The instruction was issued: “Your objective is to get Gary Powers”. James Donovan had recently defended a Russian spy caught in the USA. Having been “invited” the government to undertake the spy’s defence, he had then been placed under pressure to defend half-heartedly. He became a target of hate and anger from people who judged him as wrong for defending such an enemy of the state. A US pilot of a spy plane was shot down in Soviet airspace and had not taken the cyanide tablet as expected of him. A spy exchange was required. Donovan was invited to conduct the negotiation. At the same time Frederic Pryor, an American student, had been arrested in East Berlin for being on the wrong side of the previously non-existent wall at the wrong time. Instructed to get the spy and ignore the student, Donovan retrieved both men in the exchange. Donovan was subsequently successful negotiating a major exchange following the Bay of Pigs debacle in Cuba. He was successful in achieving more than was requested because a) he held a bigger picture of what was possible than those issuing orders; b) he had principles and values that really mattered to him; and c) he stuck to his principles and values regardless of pressure from others.
Institutions and leaders often expect us to assume specific roles and deliver purely on what is requested, without question and without deviation. The higher the authority, the more strongly the edicts seem to be when issued, and the stronger the consequences of non-compliance. Questioning, challenging or otherwise apparently going against leadership is treated as a crime. All too often orders are issued with the expectation of blind, unquestioning obedience. At the same time, these same leaders hold closed sessions from which orders are issued, unwilling to share rationale and expose themselves to challenge. We are expected to not only accept the instructions but also believe they have “our best interests” at heart.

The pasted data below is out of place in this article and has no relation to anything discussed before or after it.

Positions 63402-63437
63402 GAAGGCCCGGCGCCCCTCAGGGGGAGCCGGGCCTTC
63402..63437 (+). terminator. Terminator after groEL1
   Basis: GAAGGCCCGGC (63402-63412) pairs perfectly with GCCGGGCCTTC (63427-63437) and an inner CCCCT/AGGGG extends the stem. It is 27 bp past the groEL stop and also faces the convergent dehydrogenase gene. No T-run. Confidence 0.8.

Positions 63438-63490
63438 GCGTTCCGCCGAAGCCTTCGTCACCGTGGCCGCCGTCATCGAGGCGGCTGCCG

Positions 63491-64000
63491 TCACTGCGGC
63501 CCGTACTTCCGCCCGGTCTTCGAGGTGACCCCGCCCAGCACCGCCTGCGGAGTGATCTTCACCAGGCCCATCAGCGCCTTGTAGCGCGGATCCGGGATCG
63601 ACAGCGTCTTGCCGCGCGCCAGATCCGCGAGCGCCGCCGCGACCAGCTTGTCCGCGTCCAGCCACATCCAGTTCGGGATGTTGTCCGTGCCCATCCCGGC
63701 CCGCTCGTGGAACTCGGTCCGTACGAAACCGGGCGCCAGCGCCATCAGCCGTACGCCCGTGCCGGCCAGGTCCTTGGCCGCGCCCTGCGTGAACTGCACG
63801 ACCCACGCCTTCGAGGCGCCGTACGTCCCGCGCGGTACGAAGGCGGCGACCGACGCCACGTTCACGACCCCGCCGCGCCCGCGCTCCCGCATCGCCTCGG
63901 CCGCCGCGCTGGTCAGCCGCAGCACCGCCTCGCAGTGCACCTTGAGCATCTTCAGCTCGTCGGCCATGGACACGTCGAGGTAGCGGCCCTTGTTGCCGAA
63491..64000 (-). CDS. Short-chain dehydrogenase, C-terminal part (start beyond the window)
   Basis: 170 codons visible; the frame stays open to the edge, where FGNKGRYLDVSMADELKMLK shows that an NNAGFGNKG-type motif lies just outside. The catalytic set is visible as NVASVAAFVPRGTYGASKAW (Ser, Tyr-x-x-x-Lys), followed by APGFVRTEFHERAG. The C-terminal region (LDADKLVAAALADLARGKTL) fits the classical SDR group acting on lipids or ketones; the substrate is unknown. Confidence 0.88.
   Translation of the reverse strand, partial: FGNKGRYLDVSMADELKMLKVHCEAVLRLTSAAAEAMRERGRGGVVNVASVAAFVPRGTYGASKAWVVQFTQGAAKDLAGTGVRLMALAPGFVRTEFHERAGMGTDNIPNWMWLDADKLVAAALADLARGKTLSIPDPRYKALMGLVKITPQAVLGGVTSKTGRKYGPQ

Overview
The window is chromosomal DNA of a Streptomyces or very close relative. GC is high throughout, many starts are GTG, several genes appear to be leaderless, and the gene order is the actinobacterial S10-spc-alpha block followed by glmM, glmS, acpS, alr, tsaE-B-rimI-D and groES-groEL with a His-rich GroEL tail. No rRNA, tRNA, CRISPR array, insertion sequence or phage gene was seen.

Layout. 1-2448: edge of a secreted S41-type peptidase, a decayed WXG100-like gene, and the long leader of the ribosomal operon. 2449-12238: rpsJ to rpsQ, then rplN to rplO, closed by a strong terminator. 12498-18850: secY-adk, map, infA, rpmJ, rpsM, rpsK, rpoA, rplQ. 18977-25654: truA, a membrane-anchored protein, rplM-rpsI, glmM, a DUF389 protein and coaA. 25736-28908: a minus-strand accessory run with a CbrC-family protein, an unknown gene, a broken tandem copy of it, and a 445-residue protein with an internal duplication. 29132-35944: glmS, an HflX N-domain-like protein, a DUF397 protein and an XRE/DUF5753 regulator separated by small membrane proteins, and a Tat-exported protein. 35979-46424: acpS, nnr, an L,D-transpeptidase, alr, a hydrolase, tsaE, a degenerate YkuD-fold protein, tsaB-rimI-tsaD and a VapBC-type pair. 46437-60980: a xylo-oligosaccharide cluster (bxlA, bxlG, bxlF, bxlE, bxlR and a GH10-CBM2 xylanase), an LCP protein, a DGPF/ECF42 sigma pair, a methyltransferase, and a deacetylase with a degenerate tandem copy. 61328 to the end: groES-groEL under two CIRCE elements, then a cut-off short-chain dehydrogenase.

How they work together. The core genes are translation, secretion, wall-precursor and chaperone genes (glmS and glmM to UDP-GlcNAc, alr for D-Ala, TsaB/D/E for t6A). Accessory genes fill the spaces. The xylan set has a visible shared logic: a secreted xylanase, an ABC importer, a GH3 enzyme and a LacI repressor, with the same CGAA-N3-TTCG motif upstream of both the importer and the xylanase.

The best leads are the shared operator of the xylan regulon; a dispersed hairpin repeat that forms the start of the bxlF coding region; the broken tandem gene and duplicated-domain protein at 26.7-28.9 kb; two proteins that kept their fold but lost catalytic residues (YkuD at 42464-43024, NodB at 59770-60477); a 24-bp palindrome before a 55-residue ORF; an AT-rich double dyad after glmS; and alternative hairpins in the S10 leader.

In my years of working with large numbers of organisations, and experiencing many “leaders” issue instructions that make little sense to me, the person expected to implement them, I do believe we need to maintain our sense of self, our willingness and ability to question and challenge, and not walk blindly into someone else’s minefield. All too often we park who we are at the door as we enter our place of employment and cease to practice what we believe in.
One of the more famous ethical debacles was the 1970’s Ford Pinto safety issue, where a slow-speed rear-end collision could result in the Ford Pinto to erupt into a ball of flame. The recall did not come because the $11 fix per car cost more collectively than the expected value of the human lives (estimated at about $200K) that would arise from such accidents. Prior to joining Ford Dennis Gioia was an opponent of the Vietnam war and strongly concerned about the ethical conduct of business. He joined Ford as a problem analyst and later was the field recall coordinator, yet he did not recall the Pinto. As he later reflected in papers he wrote on his own experience, he parked his thinking and challenging and principled nature at the door, and adopted the script handed to him by the organisation. He assumed the role the organisation dictated, and lost sight of what mattered to him.
We get hired for who we present at an interview, and then we take up the role, and park what we value of ourselves outside. We cease being that person who succeeded in the interview. We lose who we are in the process… unless we choose not to.
I am not suggesting “I am always right”. I do suggest that more of the instructions issued and roles defined need to be challenged, and that as each individual honours their own values and principles, and does not cower down unquestioningly to those in higher authority, some of the debacles may actually be prevented, and the quality of decisions improved. Yes, there are times to follow instructions and do what is requested. Also, if everything was challenged by everyone, nothing could progress. Sometimes what is being asked for is suspect and deserves to be named as such. Plenty of research highlights the value of challenge to improving decisions, yet challenge is often actively avoided by those making the decisions.
What are the principles and values you treasure as being fundamentally defining of who you are? Do they remain present and visible in your organisational role? If not, what is that costing you?
Trevino, L. K. and Nelson, K. A. (2011). Managing Business Ethics: Straight Talk About How To Do It Right. USA: John Wiley and Sons Inc (Fifth Edition).